Pennsylvania Budget Stalemate Ends, Clearing Way for School Aid
An eight-month budget stalemate in Pennsylvania ended Wednesday when Gov. Tom Wolf, a Democrat, backed off his threat to veto a spending plan passed by Republican lawmakers, freeing up millions of dollars in education funding to districts.
But the plan, which will go into effect Monday, provides school districts with just half of the $400 million funding increase Wolf originally sought, according to the Associated Press. It will will distribute $6.6 billion—a 3 percent increase in statewide spending— without raising taxes.
It's the last piece of a $30 billion spending plan, of which more than $9 billion will be spent on the state's K-12 system.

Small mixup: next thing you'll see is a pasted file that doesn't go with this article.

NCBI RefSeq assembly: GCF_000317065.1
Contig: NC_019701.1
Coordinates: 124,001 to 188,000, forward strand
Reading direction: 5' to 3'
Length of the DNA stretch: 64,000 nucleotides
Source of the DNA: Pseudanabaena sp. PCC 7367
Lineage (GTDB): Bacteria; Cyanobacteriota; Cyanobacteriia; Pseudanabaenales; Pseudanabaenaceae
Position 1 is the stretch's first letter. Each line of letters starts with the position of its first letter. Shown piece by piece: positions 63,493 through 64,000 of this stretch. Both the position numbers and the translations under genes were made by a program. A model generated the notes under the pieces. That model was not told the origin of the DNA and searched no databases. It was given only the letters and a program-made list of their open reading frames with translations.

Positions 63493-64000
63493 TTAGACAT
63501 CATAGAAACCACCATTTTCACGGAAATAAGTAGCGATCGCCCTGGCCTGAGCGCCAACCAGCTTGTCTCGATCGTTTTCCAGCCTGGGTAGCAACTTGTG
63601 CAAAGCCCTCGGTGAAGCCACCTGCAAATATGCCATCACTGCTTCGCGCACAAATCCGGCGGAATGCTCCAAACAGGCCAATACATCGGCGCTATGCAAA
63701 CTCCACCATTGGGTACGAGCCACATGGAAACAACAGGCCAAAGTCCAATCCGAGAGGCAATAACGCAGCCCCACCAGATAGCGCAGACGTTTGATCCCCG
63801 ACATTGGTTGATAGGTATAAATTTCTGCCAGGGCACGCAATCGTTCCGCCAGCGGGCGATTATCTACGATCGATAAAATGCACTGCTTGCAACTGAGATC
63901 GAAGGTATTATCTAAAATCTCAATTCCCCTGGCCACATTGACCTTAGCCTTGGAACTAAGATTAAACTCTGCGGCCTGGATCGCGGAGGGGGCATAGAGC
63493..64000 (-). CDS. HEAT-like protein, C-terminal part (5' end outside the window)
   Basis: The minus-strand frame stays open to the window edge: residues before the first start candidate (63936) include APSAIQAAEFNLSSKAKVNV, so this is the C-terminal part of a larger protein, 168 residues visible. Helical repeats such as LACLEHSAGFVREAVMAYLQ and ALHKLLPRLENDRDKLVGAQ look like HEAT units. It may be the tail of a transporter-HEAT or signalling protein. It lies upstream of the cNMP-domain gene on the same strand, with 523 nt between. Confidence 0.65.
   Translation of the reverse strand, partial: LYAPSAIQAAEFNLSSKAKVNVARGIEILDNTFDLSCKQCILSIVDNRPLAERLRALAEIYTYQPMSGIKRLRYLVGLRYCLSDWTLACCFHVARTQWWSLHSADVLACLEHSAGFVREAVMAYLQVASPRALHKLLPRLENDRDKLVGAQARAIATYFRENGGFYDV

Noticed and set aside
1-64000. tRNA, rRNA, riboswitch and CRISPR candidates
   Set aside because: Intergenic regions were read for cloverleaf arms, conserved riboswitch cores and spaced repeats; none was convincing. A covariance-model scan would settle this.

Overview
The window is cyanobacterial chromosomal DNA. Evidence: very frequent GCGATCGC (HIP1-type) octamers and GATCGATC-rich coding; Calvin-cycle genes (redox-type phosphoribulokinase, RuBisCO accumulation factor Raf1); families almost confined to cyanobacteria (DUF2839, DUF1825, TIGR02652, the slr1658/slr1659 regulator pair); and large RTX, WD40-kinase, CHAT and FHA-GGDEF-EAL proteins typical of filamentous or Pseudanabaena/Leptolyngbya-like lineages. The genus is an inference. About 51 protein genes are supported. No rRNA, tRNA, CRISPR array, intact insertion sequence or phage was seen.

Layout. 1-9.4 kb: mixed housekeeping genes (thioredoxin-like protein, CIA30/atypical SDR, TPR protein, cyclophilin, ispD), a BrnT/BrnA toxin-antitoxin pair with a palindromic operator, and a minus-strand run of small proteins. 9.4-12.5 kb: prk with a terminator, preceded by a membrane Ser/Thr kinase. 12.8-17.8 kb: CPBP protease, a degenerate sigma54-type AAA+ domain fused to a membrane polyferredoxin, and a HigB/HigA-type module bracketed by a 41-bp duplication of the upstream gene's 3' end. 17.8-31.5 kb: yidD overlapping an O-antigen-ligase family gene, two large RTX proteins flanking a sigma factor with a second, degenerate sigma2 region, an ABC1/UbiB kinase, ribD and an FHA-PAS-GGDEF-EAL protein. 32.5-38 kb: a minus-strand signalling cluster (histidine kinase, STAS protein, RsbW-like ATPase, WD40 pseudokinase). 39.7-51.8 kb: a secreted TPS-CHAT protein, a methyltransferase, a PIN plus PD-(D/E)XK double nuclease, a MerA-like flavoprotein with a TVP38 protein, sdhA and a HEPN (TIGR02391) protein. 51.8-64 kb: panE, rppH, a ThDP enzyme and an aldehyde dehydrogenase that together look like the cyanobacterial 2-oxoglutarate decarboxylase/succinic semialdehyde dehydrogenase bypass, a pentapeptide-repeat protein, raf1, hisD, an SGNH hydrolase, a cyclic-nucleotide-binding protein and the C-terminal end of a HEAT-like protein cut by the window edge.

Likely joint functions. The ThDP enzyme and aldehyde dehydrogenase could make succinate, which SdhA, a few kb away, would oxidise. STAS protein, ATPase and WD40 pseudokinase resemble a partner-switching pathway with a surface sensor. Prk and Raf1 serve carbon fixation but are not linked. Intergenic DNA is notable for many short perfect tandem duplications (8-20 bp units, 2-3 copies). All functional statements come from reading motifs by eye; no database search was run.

The standoff, which started in July, had pitted the legislature against Wolf and led school districts to borrow up to $900 million to stay afloat as of last December and to threaten to shut their doors. Later that month, Wolf signed an emergency reprieve that released money to districts. In January, the state's school boards association sued the state, arguing that Pennsylvania had failed to uphold its constitutional fiduciary duty to adequately fund schools.
At the center of the debate was a proposal by Wolf to provide hundreds of millions of more dollars to public schools and pay down a ballooning public employee pension fund liability by raising taxes.
The plan approved Wednesday does not resolve those issues, and Wolf insisted that the state will still need to raise taxes in the coming years to avoid a crisis. Wolf refused to sign the document.
"What I did do is bring attention to the fact that we have this big structural deficit, we have this train wreck coming at us July 1 ... and I believe that everybody in [the state capital of] Harrisburg now understands that," Wolf told the AP.
With the 2015-16 budget passed, the legislature now will attempt to create a budget for the next fiscal year.